by Surendranath Dasgupta | 1940 | 232,512 words | ISBN-13: 9788120804081
This page describes the philosophy of failure of theistic proofs: a concept having historical value dating from ancient India. This is the fourth part in the series called the “philosophy of the ramanuja school of thought”, originally composed by Surendranath Dasgupta in the early 20th century.
The existence of God can be known by the testimony of the scriptures (śāstra-pramāṇaka), and by that alone. All other proofs which seem to demonstrate the existence of God ultimately fail to do so, since suitable counter-arguments may always be successfully arrayed to destroy the efficacy of such arguments.
God cannot be perceived either by any of the sense-organs or by the mind; for the former can make known only those objects with which they have come in contact, and the latter (excepting in the direct communication of feelings like pleasure, pain, etc.) cannot make external objects known to us without depending on the sense-organs. Further, God cannot be perceived by the special perception of saints (yogi-pratyakṣa); for these are of the nature of memory, and do not convey any facts previously unknown through the senses. The saints can perceive only what has been already perceived, though these may not be present to the senses at the time. Objects too small for the senses cannot be perceived; for there cannot be any sense-contact with them. No reason can be perceived by means of which a necessary inference could be drawn regarding the existence of a supreme person who has a direct acquaintance with all things and the power of making them all. The ordinary argument that is offered is from effect to cause— since the world is “effect” (kārya), it must have a cause, a maker, who has direct acquaintance with all its materials and their utility and enjoys them.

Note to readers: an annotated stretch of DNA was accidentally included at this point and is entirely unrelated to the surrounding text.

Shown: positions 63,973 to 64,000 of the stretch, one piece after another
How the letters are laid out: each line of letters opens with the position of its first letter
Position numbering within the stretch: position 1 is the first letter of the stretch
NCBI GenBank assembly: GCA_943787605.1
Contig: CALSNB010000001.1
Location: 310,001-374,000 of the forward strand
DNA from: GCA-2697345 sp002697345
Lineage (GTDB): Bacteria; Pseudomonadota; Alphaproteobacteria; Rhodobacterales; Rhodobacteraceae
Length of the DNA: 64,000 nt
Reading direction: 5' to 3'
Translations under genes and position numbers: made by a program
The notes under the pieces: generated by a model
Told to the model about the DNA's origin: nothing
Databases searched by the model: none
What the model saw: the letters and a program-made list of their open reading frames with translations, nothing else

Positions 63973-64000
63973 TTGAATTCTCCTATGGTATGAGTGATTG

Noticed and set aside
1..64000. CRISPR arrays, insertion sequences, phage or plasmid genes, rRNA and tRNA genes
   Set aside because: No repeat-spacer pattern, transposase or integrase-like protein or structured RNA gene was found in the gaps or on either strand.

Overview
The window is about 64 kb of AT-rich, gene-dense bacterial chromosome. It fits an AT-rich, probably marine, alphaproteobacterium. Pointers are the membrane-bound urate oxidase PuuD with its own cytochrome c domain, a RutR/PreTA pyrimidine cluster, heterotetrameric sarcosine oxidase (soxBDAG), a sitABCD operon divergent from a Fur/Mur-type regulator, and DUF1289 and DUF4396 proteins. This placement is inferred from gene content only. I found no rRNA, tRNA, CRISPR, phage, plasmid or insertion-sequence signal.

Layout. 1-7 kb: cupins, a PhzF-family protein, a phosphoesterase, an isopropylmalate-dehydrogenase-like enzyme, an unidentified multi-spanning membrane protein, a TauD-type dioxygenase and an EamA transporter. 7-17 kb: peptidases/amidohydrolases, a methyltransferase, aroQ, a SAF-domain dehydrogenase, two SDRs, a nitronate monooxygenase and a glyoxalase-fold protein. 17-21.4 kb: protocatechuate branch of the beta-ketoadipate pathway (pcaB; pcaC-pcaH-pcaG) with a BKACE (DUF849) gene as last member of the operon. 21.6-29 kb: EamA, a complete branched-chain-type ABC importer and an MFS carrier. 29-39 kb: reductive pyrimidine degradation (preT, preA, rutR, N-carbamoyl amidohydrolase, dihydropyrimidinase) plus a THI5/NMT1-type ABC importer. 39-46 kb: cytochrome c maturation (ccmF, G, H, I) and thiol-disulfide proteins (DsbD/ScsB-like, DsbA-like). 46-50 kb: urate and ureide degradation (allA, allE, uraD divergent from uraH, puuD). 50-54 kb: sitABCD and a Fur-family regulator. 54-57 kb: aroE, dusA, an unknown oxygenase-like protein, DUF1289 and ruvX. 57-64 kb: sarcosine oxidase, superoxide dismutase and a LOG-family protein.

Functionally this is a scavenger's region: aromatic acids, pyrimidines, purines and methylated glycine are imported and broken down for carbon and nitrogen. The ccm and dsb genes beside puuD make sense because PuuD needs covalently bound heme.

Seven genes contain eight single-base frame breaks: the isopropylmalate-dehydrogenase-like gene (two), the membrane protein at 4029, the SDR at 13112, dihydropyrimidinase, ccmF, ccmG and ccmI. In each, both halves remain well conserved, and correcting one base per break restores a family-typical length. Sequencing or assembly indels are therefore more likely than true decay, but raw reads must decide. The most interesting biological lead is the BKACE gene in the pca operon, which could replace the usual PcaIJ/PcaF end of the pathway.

The world is “effect” because, like all effects, it is made up of parts (sāvayava); like a healthy human body, therefore, it is under the guidance and superintendence of one person and one alone. But the point is that the two cases are not analogous. The human body is neither produced nor maintained in existence by its superintendent, the soul. The production of the body of a person is due to the adṛṣṭa (unseen effects of deeds) not only of that person, but also of beings who are benefited or in some way connected with it. Its existence as connected parts is due to the union of its parts, and does not depend for that on the living person who superintends it. Its existence as living is wholly unique and cannot be found in the case of the world as a whole. The superintendence of one person need not be considered as the invariable cause of all movements; for it is well known that many persons unite their efforts to move some heavy object which could not otherwise be moved.